The future of coding
Faster deliverability, greater innovation? We’re moving into an era of citizen development where those without the know-how can build intelligent systems and those who are highly skilled will become even more sought after.
24 March 2022
What should the developer of tomorrow know?” asks Nyari Samushonga, CEO, WeThinkCode. “The world has shifted dramatically and software is playing a bigger and bigger role. Regardless of what you do, everyone needs to have some level of access to code.” While it’s easy to compare big data to oil and state that code is the universal language of the future, visual programming models like no-code and low-code tools are changing the industry for the better. They’re making it more accessible, more personal and demystifying software development as we know it. Samushonga, for one, transitioned from accounting to a career in code at the age of 30 and says she couldn’t have made this move without no-code: “It was critical for me to work with pseudo-code that reads in English because it made that world accessible to me,” she says. “ We need to move into a world where people can understand more, and technology allows us to do that.”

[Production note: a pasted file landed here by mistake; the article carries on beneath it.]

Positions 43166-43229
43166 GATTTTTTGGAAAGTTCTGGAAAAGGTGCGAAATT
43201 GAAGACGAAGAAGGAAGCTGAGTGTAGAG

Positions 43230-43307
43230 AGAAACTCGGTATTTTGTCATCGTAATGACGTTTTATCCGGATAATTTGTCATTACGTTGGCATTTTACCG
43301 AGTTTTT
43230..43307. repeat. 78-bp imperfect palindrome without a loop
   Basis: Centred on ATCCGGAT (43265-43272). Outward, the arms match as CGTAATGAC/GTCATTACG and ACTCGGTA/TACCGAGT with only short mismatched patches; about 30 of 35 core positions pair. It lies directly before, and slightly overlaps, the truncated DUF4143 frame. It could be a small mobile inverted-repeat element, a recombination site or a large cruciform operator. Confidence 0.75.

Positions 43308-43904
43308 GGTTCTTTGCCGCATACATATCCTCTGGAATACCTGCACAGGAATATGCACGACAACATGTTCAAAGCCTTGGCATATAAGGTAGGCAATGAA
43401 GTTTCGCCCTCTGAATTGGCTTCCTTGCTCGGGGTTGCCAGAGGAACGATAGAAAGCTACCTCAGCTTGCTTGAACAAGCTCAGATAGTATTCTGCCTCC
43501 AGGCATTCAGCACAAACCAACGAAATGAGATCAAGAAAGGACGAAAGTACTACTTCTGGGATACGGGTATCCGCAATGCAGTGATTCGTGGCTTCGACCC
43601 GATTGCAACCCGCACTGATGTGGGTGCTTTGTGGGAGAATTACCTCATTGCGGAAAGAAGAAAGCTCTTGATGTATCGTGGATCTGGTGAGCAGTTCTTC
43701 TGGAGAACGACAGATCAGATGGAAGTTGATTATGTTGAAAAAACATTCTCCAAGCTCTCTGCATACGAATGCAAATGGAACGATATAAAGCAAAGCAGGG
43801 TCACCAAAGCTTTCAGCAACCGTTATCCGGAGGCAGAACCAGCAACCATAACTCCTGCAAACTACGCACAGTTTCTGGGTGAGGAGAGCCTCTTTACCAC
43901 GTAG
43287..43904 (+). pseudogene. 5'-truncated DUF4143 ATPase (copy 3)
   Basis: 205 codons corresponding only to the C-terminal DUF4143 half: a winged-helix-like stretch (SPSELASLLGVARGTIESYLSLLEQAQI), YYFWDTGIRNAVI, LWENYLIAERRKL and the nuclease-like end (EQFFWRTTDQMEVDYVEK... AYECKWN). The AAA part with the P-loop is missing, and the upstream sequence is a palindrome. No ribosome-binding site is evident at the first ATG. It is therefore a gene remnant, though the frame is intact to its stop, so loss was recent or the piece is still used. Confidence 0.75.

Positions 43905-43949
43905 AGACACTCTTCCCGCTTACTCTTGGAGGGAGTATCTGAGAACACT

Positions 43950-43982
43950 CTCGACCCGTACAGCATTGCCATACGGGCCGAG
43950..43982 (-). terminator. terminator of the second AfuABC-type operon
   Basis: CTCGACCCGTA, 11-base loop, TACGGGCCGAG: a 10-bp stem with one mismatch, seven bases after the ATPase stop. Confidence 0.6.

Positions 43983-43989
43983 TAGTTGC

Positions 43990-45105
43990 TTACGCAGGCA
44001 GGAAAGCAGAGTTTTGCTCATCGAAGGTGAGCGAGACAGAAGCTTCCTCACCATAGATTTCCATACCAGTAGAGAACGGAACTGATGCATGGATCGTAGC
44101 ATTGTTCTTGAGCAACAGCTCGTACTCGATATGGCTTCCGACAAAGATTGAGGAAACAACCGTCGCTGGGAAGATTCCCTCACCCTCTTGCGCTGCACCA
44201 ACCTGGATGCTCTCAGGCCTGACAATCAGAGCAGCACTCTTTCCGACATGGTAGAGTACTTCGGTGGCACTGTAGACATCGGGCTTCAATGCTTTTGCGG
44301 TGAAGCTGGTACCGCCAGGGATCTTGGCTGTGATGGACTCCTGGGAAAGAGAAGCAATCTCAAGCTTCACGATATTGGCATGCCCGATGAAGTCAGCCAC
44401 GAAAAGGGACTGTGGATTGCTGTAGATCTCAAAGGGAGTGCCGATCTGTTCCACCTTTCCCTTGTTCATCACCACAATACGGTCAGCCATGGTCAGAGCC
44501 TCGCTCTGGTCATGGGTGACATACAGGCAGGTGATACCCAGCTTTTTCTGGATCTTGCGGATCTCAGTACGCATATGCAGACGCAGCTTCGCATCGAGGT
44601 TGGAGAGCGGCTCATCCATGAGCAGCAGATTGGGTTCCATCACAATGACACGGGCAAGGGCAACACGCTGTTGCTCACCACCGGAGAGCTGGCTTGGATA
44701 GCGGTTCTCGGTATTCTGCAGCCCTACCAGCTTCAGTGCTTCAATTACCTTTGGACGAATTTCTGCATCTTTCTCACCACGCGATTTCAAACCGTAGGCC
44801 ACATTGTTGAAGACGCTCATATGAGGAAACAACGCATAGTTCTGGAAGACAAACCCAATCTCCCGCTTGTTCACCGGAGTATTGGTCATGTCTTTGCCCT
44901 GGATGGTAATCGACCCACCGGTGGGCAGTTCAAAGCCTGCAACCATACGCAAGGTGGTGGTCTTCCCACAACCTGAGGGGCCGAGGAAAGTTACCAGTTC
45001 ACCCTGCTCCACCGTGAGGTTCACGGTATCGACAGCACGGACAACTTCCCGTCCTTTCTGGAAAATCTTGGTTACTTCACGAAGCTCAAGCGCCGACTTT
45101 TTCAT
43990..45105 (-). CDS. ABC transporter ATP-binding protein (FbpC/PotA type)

While SAP has been running programmes like AfricaCodeWeek locally and Meet and Code in Europe to encourage digital skills development, the German multinational is now offering low-code and no-code services through its business development platform. For a company like SAP, low-code and no-code are potential gamechangers in the programming space because they allow for citizen developers. In fact, Gartner predicts that 65% of all application development will be done with low-code by 2024 and that citizen developers will outnumber enterprise developers by at least four times by 2023. “It allows people to start coding without worrying about writing code,” says Tshepo Mahloko, head of SAP’s Co-Innovation Lab in Africa. “With low-code and nocode, people can begin to build their own solutions and that almost mitigates the risk of requirements, which are sometimes lost in translation.” For a smaller organisation, the use of low-code and no-code tools can provide an end-to-end overview of the entire business process. “ Users can start implementing the systems that they work on,” adds Mahloko.
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